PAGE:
• Insurance – Expect to budget $10,000 per year for necessary policies to stay protected. Expanded programs or specialty activities may increase premiums.
  • Equipment/Gear – Anticipate ongoing costs for incidentals, repairs, and consumable items that enable activities. An average 200-kid campground may budget $1,500/month for this.
  • Facilities – Especially when leasing, factor in routine maintenance and utilities which could reach $3,000/month primarily in the operating summer months.
  • Administration – Year-round costs for aspects like accounting, licensing fees, and office expenses usually fall around $500-$1,000 per month.
  • Marketing – To attract campers annually, continue investing 4-6% of revenue into advertising, social media, and outreach campaigns.

By planning for both the major start-up costs as well as ongoing operational expenses, new summer camp entrepreneurs can launch and sustain a thriving business. Astute financial planning and cost control will be vital.

4. Form a Legal Business Entity

Before opening summer camp registration, selecting the right legal structure is key. The four primary options each have distinct advantages and disadvantages to weigh.

Sole Proprietorship

A sole proprietorship is the simplest but risky form. It involves a single owner operating under his/her name without a separate entity. Set-up is fast and inexpensive, but the owner assumes unlimited liability for debts and legal issues. This poses a major risk given exposure to children.


Partnerships allow multiple owners to share operations. Profits/losses are also distributed across partners. However, similar to sole proprietors, partners see unlimited personal liability making it generally unsuitable for camps.

Limited Liability Company (LLC)

Conversely, a limited liability company (LLC) helps shield personal assets from business obligations while avoiding double taxation. Start-up costs more but an LLC brings liability protections well-suited for camp operations. It also enables adding new co-owners smoothly.


A corporation also provides liability safeguards but faces double taxation. More paperwork makes corporations better suited once camps scale up. At early stages, LLC status is often preferable. Corporations are strong but expensive and have a lengthy application process.

5. Register Your Business For Taxes

An Employer Identification Number (EIN), also known as a federal tax ID number, uniquely identifies your summer camp business to the IRS. It functions similarly to a Social Security Number for individuals but is mandatory for any type of legal business entity including LLCs, corporations, and even sole proprietors with employees.

Even camps without paid workers often still need an EIN for handling taxes, banking, or licensing purposes. Having an EIN establishes business credit which can be useful when financing growth.

The good news is applying for an EIN is quick, free, and can even be completed online via the IRS website. The streamlined form asks for basic information like ownership structure, contact details, and responsible parties. An EIN can be obtained on the spot.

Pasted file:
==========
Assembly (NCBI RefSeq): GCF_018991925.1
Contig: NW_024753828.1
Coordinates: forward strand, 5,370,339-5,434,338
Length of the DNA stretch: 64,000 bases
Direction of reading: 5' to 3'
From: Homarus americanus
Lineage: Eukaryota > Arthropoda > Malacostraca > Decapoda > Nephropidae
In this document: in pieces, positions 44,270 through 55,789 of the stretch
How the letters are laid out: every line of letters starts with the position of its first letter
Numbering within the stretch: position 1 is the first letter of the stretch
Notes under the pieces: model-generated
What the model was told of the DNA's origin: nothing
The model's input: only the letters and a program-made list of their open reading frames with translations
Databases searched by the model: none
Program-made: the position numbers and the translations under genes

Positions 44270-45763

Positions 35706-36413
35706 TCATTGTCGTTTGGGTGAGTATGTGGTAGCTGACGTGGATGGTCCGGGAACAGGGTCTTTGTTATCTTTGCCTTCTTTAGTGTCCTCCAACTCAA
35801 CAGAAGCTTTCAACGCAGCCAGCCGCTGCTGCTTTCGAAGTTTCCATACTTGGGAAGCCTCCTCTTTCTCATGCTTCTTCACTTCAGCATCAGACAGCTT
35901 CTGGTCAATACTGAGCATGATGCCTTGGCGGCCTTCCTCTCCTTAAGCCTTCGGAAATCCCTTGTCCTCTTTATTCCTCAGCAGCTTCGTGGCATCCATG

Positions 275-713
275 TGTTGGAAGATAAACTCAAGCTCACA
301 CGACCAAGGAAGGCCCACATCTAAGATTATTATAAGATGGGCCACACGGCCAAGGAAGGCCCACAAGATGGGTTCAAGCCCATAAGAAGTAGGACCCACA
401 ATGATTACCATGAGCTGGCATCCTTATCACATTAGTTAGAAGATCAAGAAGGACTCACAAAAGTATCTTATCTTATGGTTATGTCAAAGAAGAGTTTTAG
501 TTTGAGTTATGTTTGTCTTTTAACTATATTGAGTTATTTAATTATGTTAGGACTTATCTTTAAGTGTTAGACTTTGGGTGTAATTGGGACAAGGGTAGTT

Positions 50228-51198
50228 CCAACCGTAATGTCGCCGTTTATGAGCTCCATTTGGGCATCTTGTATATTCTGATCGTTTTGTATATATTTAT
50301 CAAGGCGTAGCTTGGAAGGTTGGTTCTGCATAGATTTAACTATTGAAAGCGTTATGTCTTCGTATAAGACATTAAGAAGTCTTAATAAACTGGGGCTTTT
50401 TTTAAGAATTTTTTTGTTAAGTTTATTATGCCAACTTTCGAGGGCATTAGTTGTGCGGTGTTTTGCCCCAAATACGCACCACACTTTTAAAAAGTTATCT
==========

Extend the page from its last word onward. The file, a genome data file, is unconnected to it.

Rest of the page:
To apply, simply:

  1. Have owner identification ready like SSN or existing EIN if applying for an entity you already own
  2. Navigate to the IRS EIN Assistant
  3. Answer questions about your summer camp’s legal and ownership structure
  4. Provide contact information and specifics about your camp
  5. Get your EIN immediately upon submitting

In addition to a federal EIN, summer camps should register for any licenses or sales tax permits required in your state. Unlike the EIN, these may have nominal fees but are crucial for full legal compliance. Be sure to investigate whenever relocating camps across state lines.

Properly establishing your EIN and related state tax IDs may seem tedious but helps avoid major legal and tax headaches when operating a camp over the long term. The process is fast, free, and straightforward for most simple structures like LLCs.

6. Setup Your Accounting

Running a summer camp involves significant financial transactions from tuition payments to supplies, payroll, and more. Keeping clean books and accurate records is imperative for success. This makes leveraging technology plus external accounting support invaluable.

Accounting Software

For camps, proper accounting software helps track enrollment registrations and deposits across sessions. It also allocates expenses like food service and activity supplies to calculate true session profitability. Tight integration with bank feeds through solutions like QuickBooks simplifies reconciliation and reporting.

Hire an Accountant

Accountants offer expanded tax planning insights, ensure filings are error-free, and can represent camps during audits if they still were to occur. Their expertise is well worth the $150-$300 monthly investment.

Open a Business Bank Account

When launching a camp, also implement a dedicated business checking account strictly for deposits and disbursements. Keeping these transactions separated from personal finances simplifies reporting and prevents co-mingling which also raises IRS scrutiny during reviews.

Apply for a Business Credit Card

Adopting a business credit card locked to the unique tax ID streamlines tracking. It also helps build initial credit. Issuers like Capital One Spark provide cards to newer businesses based primarily on personal credit scores and income levels of owners initially. Limits grow in line with business growth.

7. Obtain Licenses and Permits

Before welcoming the first campers, it is crucial new summer camp businesses apply for necessary licenses. Find federal license information through the U.S. Small Business Administration. The SBA also offers a local search tool for state and city requirements.